- Janice Haddon
Since the publication of the BBC’s top earners last year highlighted the organisation’s staggering pay gap between the wages of its highest earning men and women, the gender pay gap across all industries has continued to dominate headlines.
Recently, it was reported that supermarket giant, Tesco, was facing a record £4bn equal pay claim. Despite the company saying it works hard to ensure all staff are paid “fairly and equally”, lawyers claimed that hourly paid female store staff earn less than men for comparable work.
According to reports, thousands of women working for the company could receive back pay of around £20,000 if the legal challenge is successful. Similar actions have also been brought against its supermarket rivals, Asda and Sainsbury’s.
Birmingham City Council is also liable for over £1bn in payments after settling an equal pay claim from women whose pay was also less than that of men in comparable jobs.
Recent findings from the Office of National Statistics (ONS) suggested that the gender pay gap was “entirely in favour of men” across every occupation, while pay differences are smaller at younger ages, but increase from 40 years old, onwards.
However, this may not necessarily indicate a gender bias, but rather the fact that, statistically, women are more likely to take time off to look after children. The research suggested that these career ‘breaks’ could be attributed to the increased pay gap for older women as their pay was shown to grow less and at a slower rate to men.
In response to the headlines and the findings, new legislation introduced this year aims to encourage and support action among employers to improve gender equality and reduce or eliminate the pay gap within their organisation.
Under the legislation, organisations with more than 250 employees have until Wednesday 4 April 2018 (or Friday 30 March 2018 for public sector employers) to provide an annual return of the difference between the pay of their male and female employees, highlighting any potential gender pay gaps among staff.
The information must be published on both the organisation’s and government’s website, making it accessible to all. This means the gender pay gap will be publicly available to people such as customers, employees and potential future recruits.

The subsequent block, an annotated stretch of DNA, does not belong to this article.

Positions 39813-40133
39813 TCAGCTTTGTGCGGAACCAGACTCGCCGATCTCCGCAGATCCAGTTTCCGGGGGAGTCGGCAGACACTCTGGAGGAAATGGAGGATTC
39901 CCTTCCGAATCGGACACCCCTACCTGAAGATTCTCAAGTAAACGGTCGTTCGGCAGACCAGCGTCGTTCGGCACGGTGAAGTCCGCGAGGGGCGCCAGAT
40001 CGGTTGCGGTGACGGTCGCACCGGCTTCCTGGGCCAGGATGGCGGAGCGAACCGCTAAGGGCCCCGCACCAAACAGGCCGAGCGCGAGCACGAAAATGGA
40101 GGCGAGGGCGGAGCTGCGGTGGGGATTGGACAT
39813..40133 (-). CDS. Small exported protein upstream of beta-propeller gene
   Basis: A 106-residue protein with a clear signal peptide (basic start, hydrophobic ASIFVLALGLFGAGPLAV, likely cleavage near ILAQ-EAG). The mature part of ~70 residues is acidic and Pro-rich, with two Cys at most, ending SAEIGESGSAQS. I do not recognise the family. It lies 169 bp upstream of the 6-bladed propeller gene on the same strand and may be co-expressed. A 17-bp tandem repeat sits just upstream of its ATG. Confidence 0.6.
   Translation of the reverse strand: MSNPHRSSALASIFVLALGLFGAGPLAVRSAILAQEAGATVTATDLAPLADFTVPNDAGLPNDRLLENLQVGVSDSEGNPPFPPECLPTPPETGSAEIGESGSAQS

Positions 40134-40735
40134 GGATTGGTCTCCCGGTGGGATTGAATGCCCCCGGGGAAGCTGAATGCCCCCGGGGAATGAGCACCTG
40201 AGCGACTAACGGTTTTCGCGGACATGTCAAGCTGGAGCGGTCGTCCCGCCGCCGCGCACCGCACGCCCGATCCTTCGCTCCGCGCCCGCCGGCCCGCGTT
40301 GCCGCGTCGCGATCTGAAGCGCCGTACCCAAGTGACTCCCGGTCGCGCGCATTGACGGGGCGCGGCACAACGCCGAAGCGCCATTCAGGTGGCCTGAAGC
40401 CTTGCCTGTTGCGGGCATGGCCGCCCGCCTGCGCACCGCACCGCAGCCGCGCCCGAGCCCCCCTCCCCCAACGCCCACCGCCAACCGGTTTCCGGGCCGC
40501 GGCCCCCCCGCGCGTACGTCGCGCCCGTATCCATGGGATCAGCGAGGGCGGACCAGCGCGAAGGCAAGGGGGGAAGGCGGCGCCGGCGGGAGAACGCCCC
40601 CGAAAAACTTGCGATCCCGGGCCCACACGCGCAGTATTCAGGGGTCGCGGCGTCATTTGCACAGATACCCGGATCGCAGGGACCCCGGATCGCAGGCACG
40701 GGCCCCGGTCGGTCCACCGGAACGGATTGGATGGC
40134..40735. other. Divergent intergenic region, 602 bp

As a result, employers should consider taking new or faster actions to reduce or eliminate their gender pay gaps.
As part of the report, employers must calculate and publish:
- Their mean gender pay gap
- Their median gender pay gap
- Their mean bonus gender pay gap
- Their median bonus gender pay gap
- Their proportion of males receiving a bonus payment
- Their proportion of females receiving a bonus payment
- Their proportion of males and females in each quartile pay band
- A written statement, authorised by an appropriate senior person, which confirms the accuracy of their calculations.
The calculations have to be published as percentages and include the difference between the average of salaries. Alongside this information, employers can also choose to add a narrative explaining the gap/results and what actions they plan to take to resolve the situation.
It is important to note that gender pay gap reporting is different to an equal pay audit. While equal pay deals with the pay differences between men and women carrying out the same or similar jobs, or work of equal value, the gender pay gap shows the difference in the average pay between all men and women in a workforce.
Under the Equality Act 2010, it is unlawful to pay people unequally because of their gender, however if a workforce has a particularly high gender pay gap, this can indicate a number of potential issues to deal with. The individual calculations, which are a requirement of the reporting, may help to identify what the issues are.
Within certain industries, the gaps will appear larger. For example, in an industry such as construction, there tends to be a greater number of male employees compared to some support functions, like HR or marketing, which traditionally have more female employees.
Likewise, specific roles can, on average, often be filled by men rather women, such as leadership roles.
As previously mentioned, women often take time out of work for child care. As a result, many then return to work on a part-time basis, which highlights another gap as each part-time employee is classed as one full employee when it comes to reporting the pay of each and every employee.
This issue may well be addressed in the employer’s accompanying narrative, if applicable.
Many employers may well already be making steps to improve equality and reduce the gender pay gap within their organisation. It is hoped the transparency of the reporting will increase the chances of positive action being taken in organisations across all sectors to reduce the gap and to support those who are already taking such action.
Janice Haddon is founder and MD of Morgan Redwood